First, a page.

For authentication purposes, this service records and makes available the video call if the notarized material is ever contested.

It should be noted that a valid federal ID is insufficient proof of identity for e-signature states, such as Indiana. Indiana’s e-signature statute requires genetic evidence, such as a fingerprint or retinal scan, in order to be enforceable.

The use of internet wills could result in a fraudulent outcome. For example, if the video transaction is conducted with a party other than those executing a will outside the video frame exerting undue influence. Thus, internet wills might result in additional difficulties for people at risk of being exploited.

It is argued that attorneys not only guard against claims of a testator’s lack of mental capacity to sign a will and the exercise of undue influence, duress and coercion in the signing of a will, but face-to-face attorney assistance may also allow the client to better understand options and minimize inheritance taxes.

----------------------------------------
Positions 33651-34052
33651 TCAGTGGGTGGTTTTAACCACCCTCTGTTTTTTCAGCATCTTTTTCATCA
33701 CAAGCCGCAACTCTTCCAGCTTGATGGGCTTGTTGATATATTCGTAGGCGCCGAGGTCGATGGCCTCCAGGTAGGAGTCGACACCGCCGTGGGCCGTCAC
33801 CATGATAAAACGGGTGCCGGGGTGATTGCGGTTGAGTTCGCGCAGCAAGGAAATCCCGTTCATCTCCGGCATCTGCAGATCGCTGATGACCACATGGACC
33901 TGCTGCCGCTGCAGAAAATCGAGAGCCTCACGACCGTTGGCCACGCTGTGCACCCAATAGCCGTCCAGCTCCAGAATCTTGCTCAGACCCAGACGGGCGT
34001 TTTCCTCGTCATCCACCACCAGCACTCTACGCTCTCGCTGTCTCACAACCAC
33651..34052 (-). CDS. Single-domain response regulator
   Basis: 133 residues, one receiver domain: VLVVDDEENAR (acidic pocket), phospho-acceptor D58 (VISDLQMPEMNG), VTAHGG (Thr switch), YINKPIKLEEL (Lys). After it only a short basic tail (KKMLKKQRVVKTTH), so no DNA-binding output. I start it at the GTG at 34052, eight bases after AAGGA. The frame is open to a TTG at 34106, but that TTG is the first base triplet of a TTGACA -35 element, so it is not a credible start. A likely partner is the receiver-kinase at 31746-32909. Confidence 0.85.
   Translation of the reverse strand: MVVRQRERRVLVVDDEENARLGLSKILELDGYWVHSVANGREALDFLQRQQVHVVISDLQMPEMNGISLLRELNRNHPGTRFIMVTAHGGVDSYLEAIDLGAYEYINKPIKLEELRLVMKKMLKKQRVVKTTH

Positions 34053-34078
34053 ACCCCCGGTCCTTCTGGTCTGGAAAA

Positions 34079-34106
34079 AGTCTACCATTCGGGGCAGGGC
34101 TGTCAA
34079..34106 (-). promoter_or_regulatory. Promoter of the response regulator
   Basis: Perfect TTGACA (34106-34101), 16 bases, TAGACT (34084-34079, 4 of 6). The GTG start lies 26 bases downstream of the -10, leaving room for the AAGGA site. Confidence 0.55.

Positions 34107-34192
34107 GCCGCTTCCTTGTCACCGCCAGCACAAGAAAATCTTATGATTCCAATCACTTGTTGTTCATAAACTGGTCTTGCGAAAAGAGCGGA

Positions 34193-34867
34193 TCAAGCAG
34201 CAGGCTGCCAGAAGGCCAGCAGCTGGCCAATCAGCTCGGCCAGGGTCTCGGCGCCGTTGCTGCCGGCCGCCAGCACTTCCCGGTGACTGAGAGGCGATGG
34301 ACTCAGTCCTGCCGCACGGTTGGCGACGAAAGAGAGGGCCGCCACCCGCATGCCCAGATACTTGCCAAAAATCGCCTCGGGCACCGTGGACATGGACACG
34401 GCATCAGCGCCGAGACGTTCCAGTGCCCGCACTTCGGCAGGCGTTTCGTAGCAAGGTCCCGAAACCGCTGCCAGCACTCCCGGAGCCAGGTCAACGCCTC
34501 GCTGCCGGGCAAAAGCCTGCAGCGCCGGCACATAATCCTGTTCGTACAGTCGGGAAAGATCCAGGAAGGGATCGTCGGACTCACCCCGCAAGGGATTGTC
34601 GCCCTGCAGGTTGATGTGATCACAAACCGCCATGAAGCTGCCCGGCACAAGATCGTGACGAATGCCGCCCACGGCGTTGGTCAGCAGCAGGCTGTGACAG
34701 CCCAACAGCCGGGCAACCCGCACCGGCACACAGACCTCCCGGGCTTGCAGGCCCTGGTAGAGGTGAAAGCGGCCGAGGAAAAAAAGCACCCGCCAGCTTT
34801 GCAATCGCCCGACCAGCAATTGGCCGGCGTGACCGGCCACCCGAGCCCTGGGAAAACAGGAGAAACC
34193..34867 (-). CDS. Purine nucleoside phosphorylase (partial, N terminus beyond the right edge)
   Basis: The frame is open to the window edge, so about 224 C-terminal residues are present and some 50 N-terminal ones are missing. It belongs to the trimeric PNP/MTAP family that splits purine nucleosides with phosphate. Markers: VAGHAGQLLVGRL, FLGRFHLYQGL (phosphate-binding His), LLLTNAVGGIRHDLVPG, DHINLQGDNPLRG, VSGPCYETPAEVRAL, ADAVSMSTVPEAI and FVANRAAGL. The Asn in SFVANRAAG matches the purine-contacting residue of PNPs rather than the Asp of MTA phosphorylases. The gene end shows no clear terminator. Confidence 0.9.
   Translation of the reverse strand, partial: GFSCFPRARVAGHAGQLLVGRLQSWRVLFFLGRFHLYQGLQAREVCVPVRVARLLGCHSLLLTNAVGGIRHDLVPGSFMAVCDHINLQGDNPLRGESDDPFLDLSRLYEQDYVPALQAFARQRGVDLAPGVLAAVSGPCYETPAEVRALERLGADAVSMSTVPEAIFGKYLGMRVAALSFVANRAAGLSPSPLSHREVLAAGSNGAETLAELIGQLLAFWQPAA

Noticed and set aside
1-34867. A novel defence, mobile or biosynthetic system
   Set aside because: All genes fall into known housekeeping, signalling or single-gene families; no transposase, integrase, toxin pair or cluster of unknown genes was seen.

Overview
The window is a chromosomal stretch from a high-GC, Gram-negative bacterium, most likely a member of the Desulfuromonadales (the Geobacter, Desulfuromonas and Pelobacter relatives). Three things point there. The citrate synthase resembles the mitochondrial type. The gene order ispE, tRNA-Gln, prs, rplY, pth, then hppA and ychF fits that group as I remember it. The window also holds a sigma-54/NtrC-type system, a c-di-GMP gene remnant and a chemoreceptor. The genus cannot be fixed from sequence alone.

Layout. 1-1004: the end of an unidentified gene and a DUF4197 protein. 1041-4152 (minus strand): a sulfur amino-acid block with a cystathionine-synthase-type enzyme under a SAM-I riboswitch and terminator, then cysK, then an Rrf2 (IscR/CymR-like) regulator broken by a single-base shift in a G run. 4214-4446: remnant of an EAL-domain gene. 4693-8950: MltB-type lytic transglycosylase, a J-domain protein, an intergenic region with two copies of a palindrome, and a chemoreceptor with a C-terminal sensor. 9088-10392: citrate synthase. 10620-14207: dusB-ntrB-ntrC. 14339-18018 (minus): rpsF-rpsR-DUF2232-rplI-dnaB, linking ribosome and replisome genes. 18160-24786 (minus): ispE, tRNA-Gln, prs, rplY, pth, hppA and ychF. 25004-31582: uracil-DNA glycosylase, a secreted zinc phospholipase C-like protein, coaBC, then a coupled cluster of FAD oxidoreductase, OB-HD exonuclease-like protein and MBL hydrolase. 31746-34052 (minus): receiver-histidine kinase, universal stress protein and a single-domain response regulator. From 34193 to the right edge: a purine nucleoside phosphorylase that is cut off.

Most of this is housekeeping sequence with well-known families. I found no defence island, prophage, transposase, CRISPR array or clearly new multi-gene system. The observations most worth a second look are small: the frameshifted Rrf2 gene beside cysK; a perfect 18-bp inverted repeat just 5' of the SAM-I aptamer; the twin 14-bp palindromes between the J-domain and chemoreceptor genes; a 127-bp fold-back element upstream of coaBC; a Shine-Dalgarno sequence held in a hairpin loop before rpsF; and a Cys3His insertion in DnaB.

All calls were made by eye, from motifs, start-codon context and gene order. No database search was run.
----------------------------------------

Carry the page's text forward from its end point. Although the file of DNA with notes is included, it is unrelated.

Alternatively, it may be argued from a legal perspective that a video of a will execution may be superior to the existing signature evaluation as an indication of diminished capacity. More specifically, the court would have the benefit of evaluation with both an image and voice of the signing party as well as a signature to determine if the signing party understood what was being signed, rather than merely a signature. Signatures have often been used to suggest diminished capacity when the signer’s signature has changed from a beautiful script to a scrawl.

The use of internet wills may also result in the “unauthorized practice of law” if an entity allows internet access to an electronic will process and that process is not recognized in the internet user’s state. For example, seeJanson v., 802 F. Supp. 2d 1053, (2011), in which a Missouri court found that LegalZoom was engaged in the unauthorized practice of law because it offered a service rather than a product.

It should be noted that technical solutions are available to ameliorate or eliminate this outcome. Specifically, one low-cost option is to employ an internet filter software, such as net nanny software. Net nanny programs provide content-control software capable of monitoring computer activity. The software allows a computer user to tag specially identified content. Some net nanny software systems allow the user to block and filter internet content, place time limits on use, and block specific transactions, in addition to tagging incoming content. Many internet filter software programs, such as net nanny software, exist—some with a cost of 50 cents per server, per month.